Compassionate Love Blog: Displaying compassion for those who struggle with mental illness (c)2017 Nancy Virden, Always the Fight Ministry
Amy was the founder of Project Semicolon, an incentive-based suicide prevention movement. By “incentive-based” I mean that hundreds of thousands (if not millions) of people have tattoos, t-shirts, jewelry (me), and wall decor sporting semicolons. The meaning behind this symbol is simply that semicolons are placed where sentences could end, but the author chooses to continue anyway.
This symbol is deeply personally meaningful to me. There are times it has reminded me to focus on life. On bad days I wear the jewelry; on better days the sentiment resides in my heart.
For the past five years, my voice has joined those of thousands of advocates, trying to make a dent in the world’s understanding of mental illness, especially major depression. Yet repeatedly among the majority of my friends and acquaintances I hear and read a steady flow of stigma.
This is discouraging, however at least I have a voice. Millions do not. What is it like for those who struggle in silence? Well, let me tell you.
People suffer and are afraid to talk about it because they will be mocked. Rejection and dismissal loom very near. This sounds like, “I was depressed once. I get it.” “You’ve no reason to be sad.” “Get up! You’re so lazy!” “You just want attention.” Within religious circles judgment can be based on ignorance of the facts. “You can be happy if you choose to praise God.”
Indirect stigma can seem more benign but cuts deeply. “Sally is seeing a shrink. She’s such a schizoid.” “I wish I had OCD so I could keep my house clean.” “Dan is using depression as an excuse to take time off right when we are so busy! He could be here if he wanted to.”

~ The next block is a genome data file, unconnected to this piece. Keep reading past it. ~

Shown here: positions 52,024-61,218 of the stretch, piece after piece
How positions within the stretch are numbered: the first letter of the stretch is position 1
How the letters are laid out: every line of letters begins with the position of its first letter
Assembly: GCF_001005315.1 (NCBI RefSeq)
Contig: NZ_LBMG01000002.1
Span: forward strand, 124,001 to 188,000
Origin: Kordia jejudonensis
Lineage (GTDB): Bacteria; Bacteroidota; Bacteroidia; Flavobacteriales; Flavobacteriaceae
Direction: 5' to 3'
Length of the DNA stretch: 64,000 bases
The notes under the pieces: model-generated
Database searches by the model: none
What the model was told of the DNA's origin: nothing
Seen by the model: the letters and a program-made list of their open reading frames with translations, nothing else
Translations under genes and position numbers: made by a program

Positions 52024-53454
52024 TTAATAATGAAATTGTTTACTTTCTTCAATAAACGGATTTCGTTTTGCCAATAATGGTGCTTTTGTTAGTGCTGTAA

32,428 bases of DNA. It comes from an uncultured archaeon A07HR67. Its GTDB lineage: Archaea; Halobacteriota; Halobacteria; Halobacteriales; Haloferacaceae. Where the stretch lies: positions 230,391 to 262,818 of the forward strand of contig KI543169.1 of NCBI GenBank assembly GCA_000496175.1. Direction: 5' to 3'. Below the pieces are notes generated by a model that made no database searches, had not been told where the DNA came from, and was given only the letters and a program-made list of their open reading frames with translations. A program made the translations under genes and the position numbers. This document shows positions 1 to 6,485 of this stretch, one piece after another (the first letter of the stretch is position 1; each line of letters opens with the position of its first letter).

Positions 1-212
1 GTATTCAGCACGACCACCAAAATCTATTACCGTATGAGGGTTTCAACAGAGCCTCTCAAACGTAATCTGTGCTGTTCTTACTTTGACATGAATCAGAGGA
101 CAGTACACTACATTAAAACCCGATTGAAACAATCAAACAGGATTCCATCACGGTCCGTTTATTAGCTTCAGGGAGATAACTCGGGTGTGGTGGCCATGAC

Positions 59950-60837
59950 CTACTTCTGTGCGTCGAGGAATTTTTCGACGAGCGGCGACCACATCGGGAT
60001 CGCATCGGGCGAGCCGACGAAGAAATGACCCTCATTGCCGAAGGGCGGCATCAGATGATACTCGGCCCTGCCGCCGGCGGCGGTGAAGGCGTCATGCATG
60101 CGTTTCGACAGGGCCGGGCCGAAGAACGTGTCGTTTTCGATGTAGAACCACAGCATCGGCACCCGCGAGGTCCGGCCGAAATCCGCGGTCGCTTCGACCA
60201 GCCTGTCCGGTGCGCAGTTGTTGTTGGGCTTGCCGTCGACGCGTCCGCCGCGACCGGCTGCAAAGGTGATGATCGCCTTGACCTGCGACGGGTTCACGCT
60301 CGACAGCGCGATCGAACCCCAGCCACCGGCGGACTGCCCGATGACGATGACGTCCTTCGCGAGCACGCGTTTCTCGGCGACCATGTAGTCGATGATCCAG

Sadly, Amy recently died by suicide. It’s heartbreaking, and for us who face mental health challenges, it is especially so. No one was more surrounded by the semicolon movement than she. Amy knew what to do, had a profound voice, and yet suffered silently anyway. We will never know why.
Ultimately, each of us is responsible for saving our life. We have to build a mindset of hope before a crisis occurs. A plan of action, accountability, and the hard work of therapy is the job of any of us with depression. Major depression is a tough foe. We need to train for the fight, and prepare for the win.
Sometimes people lose the battle. I am not suggesting that anyone who dies by suicide “failed” in any way. I know I have to arm myself with more than a semi-colon.
Dear Amy Bleuel. I did not know her, but greatly miss her presence in the world.
Today’s Helpful Word
Psalm 33: 20-22
“We put our hope in the Lord. He is our help and our shield. In him our hearts rejoice, for we trust in his holy name. Let your unfailing love surround us, Lord, for our hope is in you alone.”
NOTE: I am not a doctor or mental health professional. I speak only from personal experiences with and observations of mental illness. In no way is this website intended to substitute for professional mental health care.
If you are struggling emotionally today or feeling suicidal, or concerned about someone who is, please call the National Suicide Prevention Lifeline 1-800-273-TALK (8255). Hope and help is yours.